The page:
Plans announced for $13 billion oil refinery in the northwest

David Black announced this morning plans to construct a $13 billion oil refinery in the Kitimat area.



David Black – the owner and president of Black Press which owns newspapers throughout BC including the Prince Rupert Northern View – announced this morning plans to construct a $13 billion oil refinery in the Kitimat area.

Black incorporated a company called Kitimat Clean Ltd., which plans to build a refinery 25 kilometres south of Terrace large enough to process all of the capacity from the Northern Gateway pipeline to be shipped out. The plant would process up to 550,000 barrels per day of dibit to be shipped back to Edmonton, 240,000 barrels per day of diesel, 100,000 barrels per day of gasoline and 50,000 barrels per day of kerosene. The product would then be shipped to a marine terminal site in Kitimat that is currently planned to be used for the Enbridge crude oil shipping terminal.

“The refinery will eliminate any chance of a crude oil spill from shipping through Kitimat. Gasoline, kerosene and diesel, which are the products from the refinery all float and are all evaporative,” explained Black.

According to Black, processing the oil before it is shipped out will remove the threat of offshore pollution from heavy cruise due to the evaporative properties of kerosene, gasoline and diesel.

Construction plans call for groundbreaking in 2014, with the facility complete in 2020. During the five year construction period, an estimated 6,000 workers would be needed, while another 3,000 permanent jobs would be created during operation, with half of those being provided through private contractors.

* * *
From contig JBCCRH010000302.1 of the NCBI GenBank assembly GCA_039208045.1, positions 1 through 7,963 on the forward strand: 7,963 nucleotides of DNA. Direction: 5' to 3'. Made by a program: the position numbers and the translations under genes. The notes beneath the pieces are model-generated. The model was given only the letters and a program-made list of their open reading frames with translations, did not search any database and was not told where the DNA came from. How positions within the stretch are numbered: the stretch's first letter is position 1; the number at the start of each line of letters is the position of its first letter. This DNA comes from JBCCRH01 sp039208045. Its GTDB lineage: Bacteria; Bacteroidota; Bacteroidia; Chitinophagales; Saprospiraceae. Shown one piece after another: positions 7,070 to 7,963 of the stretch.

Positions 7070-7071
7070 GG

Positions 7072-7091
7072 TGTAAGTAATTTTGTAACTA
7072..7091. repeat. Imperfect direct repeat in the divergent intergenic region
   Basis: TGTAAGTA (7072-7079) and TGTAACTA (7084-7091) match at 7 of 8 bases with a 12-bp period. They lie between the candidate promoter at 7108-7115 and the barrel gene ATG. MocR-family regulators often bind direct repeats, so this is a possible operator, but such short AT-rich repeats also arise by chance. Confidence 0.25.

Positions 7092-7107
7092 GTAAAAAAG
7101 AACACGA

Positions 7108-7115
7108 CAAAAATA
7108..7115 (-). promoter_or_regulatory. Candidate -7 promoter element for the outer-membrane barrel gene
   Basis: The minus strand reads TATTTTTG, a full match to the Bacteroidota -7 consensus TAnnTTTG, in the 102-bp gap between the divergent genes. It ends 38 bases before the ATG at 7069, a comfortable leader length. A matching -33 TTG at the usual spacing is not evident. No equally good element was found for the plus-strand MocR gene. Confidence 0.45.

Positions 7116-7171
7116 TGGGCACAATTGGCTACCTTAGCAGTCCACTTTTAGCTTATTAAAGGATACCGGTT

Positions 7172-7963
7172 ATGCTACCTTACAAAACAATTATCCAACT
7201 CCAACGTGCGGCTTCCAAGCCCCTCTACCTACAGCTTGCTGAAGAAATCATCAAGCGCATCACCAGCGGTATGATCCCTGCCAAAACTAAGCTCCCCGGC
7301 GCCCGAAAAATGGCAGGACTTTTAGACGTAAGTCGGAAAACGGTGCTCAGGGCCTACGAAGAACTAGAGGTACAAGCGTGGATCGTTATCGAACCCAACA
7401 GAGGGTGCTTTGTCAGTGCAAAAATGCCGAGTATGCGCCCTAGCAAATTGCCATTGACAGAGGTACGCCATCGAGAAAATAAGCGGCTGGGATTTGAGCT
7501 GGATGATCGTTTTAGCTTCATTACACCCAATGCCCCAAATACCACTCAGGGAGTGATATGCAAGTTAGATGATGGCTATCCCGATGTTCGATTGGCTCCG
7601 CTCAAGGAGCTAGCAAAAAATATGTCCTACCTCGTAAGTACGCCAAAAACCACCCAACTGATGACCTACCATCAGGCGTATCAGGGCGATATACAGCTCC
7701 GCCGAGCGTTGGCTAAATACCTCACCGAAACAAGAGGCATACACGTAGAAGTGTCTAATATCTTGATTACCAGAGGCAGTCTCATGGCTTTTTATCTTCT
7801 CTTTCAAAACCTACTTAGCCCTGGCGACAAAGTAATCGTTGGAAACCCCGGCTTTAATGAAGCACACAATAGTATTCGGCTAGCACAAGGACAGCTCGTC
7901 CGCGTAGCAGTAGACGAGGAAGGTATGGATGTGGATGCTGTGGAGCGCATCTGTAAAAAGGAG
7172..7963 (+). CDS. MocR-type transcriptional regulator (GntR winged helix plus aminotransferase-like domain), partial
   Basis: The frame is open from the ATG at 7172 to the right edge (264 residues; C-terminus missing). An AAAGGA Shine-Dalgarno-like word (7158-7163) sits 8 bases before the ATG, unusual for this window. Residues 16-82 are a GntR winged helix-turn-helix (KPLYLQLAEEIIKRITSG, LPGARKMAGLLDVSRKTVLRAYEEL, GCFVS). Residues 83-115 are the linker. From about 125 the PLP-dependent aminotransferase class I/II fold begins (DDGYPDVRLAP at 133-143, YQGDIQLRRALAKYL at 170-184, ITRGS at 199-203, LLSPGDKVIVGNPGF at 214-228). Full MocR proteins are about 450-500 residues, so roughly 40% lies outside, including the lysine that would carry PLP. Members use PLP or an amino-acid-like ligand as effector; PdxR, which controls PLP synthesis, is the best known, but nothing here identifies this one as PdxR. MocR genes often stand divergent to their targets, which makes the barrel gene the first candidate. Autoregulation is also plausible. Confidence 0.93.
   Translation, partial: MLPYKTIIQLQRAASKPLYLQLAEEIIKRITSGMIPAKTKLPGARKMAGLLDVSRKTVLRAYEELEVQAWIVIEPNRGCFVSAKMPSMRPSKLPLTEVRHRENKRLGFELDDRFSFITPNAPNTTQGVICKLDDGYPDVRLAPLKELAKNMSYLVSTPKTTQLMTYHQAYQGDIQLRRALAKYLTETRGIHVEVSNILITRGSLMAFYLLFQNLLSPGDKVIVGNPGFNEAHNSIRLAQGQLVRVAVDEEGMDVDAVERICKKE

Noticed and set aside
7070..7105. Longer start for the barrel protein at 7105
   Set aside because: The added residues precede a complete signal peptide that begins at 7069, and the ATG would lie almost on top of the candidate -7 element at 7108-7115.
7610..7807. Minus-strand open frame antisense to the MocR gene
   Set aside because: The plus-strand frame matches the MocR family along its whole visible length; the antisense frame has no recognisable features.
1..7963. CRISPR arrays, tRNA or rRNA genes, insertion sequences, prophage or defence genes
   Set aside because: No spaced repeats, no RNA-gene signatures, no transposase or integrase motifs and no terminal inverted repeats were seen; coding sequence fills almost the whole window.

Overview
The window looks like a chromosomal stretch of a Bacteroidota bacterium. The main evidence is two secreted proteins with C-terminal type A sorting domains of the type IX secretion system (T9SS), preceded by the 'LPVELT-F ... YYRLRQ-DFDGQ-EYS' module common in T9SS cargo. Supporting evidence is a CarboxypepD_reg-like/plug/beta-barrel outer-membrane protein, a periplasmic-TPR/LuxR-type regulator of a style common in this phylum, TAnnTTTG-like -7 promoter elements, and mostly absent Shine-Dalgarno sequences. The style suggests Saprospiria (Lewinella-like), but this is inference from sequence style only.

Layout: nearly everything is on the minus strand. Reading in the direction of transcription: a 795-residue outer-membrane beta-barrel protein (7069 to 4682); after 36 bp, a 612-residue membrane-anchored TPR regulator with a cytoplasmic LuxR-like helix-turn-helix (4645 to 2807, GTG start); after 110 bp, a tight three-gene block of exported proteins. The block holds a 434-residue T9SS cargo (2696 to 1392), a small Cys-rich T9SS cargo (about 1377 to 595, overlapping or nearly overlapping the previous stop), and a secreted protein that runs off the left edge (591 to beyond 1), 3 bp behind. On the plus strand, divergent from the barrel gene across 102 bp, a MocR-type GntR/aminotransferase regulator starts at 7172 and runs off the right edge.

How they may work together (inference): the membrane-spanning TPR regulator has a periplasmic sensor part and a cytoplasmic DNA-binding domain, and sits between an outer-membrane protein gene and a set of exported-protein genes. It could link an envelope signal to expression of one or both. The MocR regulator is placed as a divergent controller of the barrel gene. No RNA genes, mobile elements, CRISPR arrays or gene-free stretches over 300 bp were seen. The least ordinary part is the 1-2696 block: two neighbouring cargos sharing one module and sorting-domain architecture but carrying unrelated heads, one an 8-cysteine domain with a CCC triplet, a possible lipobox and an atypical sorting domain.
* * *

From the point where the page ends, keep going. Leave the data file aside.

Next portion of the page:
Prior to the submission of the environmental assessment application earlier this morning, Kitimat Clean Ltd. has spoken to the different levels of government about the project, have reviewed the project with investment bankers and been told the revenues and profits are enough to enable equity and debt financing, have discussed the plans with Enbridge and other oil sands producers and brought on-board a refinery consultant.

However, the $13 billion for the construction of the project has not been confirmed.

“The money for the environmental assessment has been put up. It will take about two years for the assessment, and while we’re doing that we’ll be talking to industry and customers in Asia and getting the rest of the financing in place,” said Black, noting that not all of the partners in the Northern Gateway project are in favour of a refinery as opposed to shipping the oil.

“If there is no Enbridge pipeline there is no refinery. And if we don’t believe the pipeline can be built in a way that ensures any leaks will be immaterial then it shouldn’t be built.”

However serious discussions with the Haisla and the Kitselas, on whose traditional territories the terminal and refinery would be located respectively, have not taken place. Art Sterritt of the Coastal First Nations, however, says more work needs to be done with other groups along the shipping line.

“The air pollution and impact from this refinery will have the same impact on the area, and removing the problem for the Skeena and the Nass is not solving half of the problem…You’re going to be polluting that area even more so,” said Art Sterrit of the Coastal First Nations.

“If you’re serious about doing business in the north, you need to be out there talking to First Nations in the region.”

Look for more on this story at thenorthernview.com as it becomes available.

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